I want to make an "all you need to know" binder for my elderly parents and home health nurses. Any suggestions?

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So, I have this idea and I need help. I want to make a binder for each of my parents with everything they need to know about anything - something they can reference instead of relying on the internet (scary place for old folks). Also it would be something for their home health nurses to reference when they take them out for appointments, etc. I want it to include pouches for insurance cards, copies of insurance cards, copies of SS cards, copies of health policies, car insurance policy, numbers for lawn care, numbers for errand services, numbers for adult day services, numbers for snow removal, copy of lease agreement, budget sheet, tax preparation checklist, etc. Anything you can think of that you'd want your loved one to be able to reference easily and conveniently, please respond! I think this will solve a lot of confusion issues. I can always tell my mom and dad and their nurses to "check the binder in section _______, it should have everything you need to know, and come ask me if you can't find it." I'd also make myself one so I can reference anything they're looking for. (can you tell I'm an organization nut?)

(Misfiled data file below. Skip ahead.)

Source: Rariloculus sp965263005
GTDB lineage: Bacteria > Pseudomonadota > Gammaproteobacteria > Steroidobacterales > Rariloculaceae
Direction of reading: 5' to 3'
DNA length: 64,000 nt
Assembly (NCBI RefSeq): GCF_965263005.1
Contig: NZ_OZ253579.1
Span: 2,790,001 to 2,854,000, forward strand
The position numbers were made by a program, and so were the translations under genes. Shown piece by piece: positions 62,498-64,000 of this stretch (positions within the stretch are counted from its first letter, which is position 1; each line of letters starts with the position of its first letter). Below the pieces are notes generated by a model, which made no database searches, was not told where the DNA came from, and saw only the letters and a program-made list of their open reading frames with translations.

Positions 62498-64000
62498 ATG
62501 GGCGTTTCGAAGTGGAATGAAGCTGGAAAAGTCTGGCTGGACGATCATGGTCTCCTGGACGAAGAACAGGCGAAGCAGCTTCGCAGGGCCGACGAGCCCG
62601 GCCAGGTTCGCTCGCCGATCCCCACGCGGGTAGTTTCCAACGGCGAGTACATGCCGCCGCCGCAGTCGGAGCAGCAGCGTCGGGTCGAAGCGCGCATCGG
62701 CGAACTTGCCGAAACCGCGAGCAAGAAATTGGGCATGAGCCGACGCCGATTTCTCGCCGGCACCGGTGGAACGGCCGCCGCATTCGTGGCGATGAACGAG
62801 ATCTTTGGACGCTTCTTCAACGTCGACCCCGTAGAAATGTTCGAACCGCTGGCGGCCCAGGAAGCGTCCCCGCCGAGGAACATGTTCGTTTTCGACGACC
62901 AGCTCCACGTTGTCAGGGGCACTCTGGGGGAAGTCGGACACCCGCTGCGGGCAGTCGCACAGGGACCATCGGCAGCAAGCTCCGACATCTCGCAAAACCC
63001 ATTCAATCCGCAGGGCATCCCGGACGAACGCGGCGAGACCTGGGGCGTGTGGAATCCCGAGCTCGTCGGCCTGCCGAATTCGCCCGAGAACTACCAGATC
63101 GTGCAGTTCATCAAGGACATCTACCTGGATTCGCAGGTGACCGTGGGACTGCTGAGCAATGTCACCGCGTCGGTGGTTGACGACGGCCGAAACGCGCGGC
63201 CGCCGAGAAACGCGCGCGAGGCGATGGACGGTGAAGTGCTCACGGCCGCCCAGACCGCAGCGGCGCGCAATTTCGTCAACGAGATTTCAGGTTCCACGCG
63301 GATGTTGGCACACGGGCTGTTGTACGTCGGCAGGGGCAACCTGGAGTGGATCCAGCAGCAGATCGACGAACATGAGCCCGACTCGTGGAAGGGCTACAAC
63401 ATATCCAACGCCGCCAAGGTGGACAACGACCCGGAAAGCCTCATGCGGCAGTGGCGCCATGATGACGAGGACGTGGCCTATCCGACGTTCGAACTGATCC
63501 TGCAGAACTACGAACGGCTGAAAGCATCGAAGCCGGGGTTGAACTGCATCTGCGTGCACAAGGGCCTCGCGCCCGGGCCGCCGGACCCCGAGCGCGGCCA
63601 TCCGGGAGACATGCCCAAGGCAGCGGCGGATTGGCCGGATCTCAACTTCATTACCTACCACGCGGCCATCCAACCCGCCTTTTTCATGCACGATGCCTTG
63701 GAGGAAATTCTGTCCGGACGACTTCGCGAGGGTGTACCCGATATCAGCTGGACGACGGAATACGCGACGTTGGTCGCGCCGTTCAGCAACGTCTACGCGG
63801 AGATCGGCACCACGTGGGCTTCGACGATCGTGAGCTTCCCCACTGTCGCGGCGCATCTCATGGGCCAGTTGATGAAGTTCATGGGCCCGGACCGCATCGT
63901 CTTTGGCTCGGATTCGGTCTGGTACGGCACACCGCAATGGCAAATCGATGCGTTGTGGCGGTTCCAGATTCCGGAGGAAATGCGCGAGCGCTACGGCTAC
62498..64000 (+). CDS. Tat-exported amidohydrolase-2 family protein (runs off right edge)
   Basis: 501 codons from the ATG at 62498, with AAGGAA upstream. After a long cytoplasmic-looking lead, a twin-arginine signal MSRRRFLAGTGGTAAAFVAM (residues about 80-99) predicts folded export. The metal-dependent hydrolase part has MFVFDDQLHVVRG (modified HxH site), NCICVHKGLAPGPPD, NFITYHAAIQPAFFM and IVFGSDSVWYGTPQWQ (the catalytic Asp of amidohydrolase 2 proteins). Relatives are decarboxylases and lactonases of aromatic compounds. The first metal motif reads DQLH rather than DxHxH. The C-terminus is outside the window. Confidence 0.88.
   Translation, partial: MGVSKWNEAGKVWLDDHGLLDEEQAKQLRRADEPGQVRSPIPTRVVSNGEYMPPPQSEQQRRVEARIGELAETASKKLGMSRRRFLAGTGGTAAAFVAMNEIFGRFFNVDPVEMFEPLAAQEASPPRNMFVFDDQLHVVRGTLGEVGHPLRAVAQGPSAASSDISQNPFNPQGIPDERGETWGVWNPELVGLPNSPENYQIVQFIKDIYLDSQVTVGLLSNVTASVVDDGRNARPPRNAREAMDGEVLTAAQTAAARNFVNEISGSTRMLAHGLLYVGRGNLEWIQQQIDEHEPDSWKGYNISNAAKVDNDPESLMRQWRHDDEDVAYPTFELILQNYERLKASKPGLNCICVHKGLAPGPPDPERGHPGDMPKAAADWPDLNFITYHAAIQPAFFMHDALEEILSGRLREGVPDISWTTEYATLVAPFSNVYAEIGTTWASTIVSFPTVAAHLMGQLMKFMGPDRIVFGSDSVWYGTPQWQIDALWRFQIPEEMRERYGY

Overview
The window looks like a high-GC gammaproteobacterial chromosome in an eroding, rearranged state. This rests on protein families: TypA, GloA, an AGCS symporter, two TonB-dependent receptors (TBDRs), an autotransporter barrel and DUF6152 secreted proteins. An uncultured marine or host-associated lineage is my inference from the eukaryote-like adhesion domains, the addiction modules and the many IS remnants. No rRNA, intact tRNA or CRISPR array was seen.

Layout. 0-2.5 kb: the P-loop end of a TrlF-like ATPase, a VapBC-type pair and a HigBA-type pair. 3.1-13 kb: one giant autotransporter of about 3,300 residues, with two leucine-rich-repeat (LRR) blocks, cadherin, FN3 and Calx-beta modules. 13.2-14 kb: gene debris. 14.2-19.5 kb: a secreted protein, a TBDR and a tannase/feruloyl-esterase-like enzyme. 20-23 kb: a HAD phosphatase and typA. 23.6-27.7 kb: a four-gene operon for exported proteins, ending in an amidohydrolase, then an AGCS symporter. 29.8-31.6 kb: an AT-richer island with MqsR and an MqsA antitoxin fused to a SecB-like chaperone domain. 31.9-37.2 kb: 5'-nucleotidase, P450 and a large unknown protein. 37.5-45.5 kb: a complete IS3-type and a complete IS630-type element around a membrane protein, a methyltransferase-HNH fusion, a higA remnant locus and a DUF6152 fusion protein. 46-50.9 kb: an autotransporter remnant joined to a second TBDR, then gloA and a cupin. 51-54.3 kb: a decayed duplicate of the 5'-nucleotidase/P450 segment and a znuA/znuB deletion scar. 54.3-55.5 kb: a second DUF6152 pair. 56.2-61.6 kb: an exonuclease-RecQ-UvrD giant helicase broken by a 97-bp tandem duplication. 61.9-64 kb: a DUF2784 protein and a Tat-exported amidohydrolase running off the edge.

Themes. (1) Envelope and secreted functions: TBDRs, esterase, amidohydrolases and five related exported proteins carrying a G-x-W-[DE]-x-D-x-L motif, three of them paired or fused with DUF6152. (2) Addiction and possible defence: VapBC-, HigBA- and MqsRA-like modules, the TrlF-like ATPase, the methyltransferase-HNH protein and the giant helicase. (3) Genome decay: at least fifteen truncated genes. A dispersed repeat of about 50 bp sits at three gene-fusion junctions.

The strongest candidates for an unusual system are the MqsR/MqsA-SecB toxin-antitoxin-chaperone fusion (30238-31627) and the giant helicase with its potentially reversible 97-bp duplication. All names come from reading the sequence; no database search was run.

Answers 1 to 10 of 32
Also, I'd want to include a list of dental, vision, and medical clinics that take their medicaid and medicare!
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My folder for my husband included a list of all medications, dosage, and prescribing doctor. Once when he needed an ambulance the emt was very pleased that I had that, and suggested that I also make up a health history sheet, which I did.